The safety of ranitidine has been assessed in children aged 0 to 16 years with acid-related disease and was generally well tolerated with an adverse event profile resembling that in adults. There are limited long term safety data available, in particular regarding growth and development.
Reporting of suspected adverse reactions
Reporting suspected adverse reactions after authorisation of the medicinal product is important. It allows continued monitoring of the benefit/risk balance of the medicinal product. Healthcare professionals are asked to report any suspected adverse reactions via the Yellow Card Scheme at: www.mhra.gov.uk/yellowcard
Symptoms and signs
Zantac is very specific in action and accordingly, no particular problems are expected following overdosage with the drug.
Symptomatic and supportive therapy should be given as appropriate.
Pharmacotherapeutic group: H2-receptor antagonists
ATC code: A02BA02
Mechanism of action
Ranitidine is a specific, rapidly acting histamine H2-antagonist. It inhibits basal and stimulated secretion of gastric acid, reducing both the volume and the acid and pepsin content of the secretion.
The clinical data available mentions the use of ranitidine in children to prevent stress ulcers. No direct evidence for prevention of stress ulcers is available. Treatment for these patients is based on the observation that pH is above 4 after administration of ranitidine. The value of this surrogate parameter in children with stress ulcers remains to be established.
Absorption of ranitidine after intramuscular injection is rapid and peak plasma concentrations are usually achieved within 15 minutes of administration.
Ranitidine is not extensively bound to plasma proteins (15%), but exhibits a large volume of distribution ranging from 96 to 142 L.
Ranitidine is not extensively metabolised. The fraction of the dose recovered as metabolites is similar after both oral and i.v. dosing; and includes 6% of the dose in urine as the N-oxide, 2& as the S-oxide, 2% as desmethylranitidine and 1 to 2% as the furoic acid analogue.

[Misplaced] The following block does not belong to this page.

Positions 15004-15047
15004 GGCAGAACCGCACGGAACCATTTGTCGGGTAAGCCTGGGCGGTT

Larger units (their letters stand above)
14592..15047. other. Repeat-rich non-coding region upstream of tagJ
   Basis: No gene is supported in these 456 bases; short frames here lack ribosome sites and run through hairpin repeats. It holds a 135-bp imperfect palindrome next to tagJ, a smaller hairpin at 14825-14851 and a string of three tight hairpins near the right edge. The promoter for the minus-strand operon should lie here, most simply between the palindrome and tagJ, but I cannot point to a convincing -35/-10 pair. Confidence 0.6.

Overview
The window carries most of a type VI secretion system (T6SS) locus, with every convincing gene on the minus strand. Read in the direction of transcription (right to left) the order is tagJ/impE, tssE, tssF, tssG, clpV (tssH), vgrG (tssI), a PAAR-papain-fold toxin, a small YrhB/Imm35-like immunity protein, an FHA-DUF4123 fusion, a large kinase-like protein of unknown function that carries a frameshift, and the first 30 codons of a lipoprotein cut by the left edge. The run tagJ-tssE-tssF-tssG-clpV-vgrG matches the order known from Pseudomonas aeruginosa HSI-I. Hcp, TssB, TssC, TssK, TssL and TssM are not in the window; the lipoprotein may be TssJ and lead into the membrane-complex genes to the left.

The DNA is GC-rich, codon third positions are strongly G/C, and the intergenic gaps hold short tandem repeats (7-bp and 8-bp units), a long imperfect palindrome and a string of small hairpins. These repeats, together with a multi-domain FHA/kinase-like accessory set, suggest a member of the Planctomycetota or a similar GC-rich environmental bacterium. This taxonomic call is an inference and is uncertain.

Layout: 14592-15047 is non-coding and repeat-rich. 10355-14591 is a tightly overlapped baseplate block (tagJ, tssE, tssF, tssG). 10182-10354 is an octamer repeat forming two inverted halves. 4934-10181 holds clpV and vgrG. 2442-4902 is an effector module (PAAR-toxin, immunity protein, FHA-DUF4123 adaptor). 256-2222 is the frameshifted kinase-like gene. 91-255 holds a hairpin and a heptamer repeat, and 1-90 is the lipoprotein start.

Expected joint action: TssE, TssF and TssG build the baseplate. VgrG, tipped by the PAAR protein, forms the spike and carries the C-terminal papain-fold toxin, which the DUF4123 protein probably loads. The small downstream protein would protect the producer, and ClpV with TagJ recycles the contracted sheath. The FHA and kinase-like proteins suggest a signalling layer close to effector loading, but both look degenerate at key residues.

Plasma concentrations decline bi-exponentially, with a terminal half-life of 2-3 hours. The major route of elimination is renal. After IV administration of 150 mg 3H-ranitidine, 98% of the dose was recovered, including 5% in faeces and 93% in urine, of which 70% was unchanged parent drug. After oral administration of 150 mg 3H-ranitidine, 96% of the dose was recovered, 26% in faeces and 70% in urine of which 35% was unchanged parent drug. Less than 3% of the dose is excreted in bile. Renal clearance is approximately 500 mL/min, which exceeds glomerular filtration indicating net renal tubular secretion.
Other special populations
Children/infants (6 months and above)
Limited pharmacokinetic data show that there were no significant differences in half-life (range for children 3 years and above: 1.7 - 2.2 h) and plasma clearance (range for children 3 years and above: 9 - 22 ml/min/kg) between children and healthy adults receiving intravenous ranitidine when correction is made for body weight. Pharmacokinetic data in infants is extremely limited but appears to be in line with that for older children.
Patients over 50 years of age
In patients over 50 years of age, half-life is prolonged (3-4 h) and clearance is reduced, consistent with the age-related decline of renal function. However, systemic exposure and accumulation are 50% higher. This difference exceeds the effect of declining renal function, and indicates increased bioavailability in older patients.
Neonates (under 1 month)
Limited pharmacokinetic data from term babies undergoing treatment with Extracorporeal Membrane Oxygenation (EMCO) suggests that plasma clearance following iv administration may be reduced (1.5-8.2 ml/min/kg) and the half-life increased in the new-born. Clearance of ranitidine appeared to be related to the estimated glomerular filtration rate in the neonates.
Non-clinical data revealed no special hazard for humans based on conventional studies of safety pharmacology, repeated-dose toxicity, genotoxicity, carcinogenic potential and toxicity to reproduction and development.
Potassium Dihydrogen Orthophosphate
Disodium Hydrogen Orthophosphate
Water for Injection
36 months unopened.
Store below 25°C, protect from light.
Zantac Injection should not be autoclaved.
2 ml colourless Type I glass ampoules, Pack size: 5 ampoules.
Zantac Injection has been shown to be compatible with the following intravenous infusion fluids:-
0.9% Sodium Chloride BP
5% Dextrose BP
0.18% Sodium Chloride and 4% Dextrose BP
4.2% Sodium Bicarbonate BP
All unused admixtures of Zantac Injection with infusion fluids should be discarded 24 hours after preparation.
Although compatibility studies have only been undertaken in polyvinyl chloride infusion bags (in glass for Sodium Bicarbonate BP) and a polyvinyl chloride administration set it is considered that adequate stability would be conferred by the use of a polyethylene infusion bag.
Glaxo Wellcome UK Ltd
T/A GlaxoSmithKline UK
Stockley Park West
Middlesex, UB11 1BT
25 March 1998
13 October 2015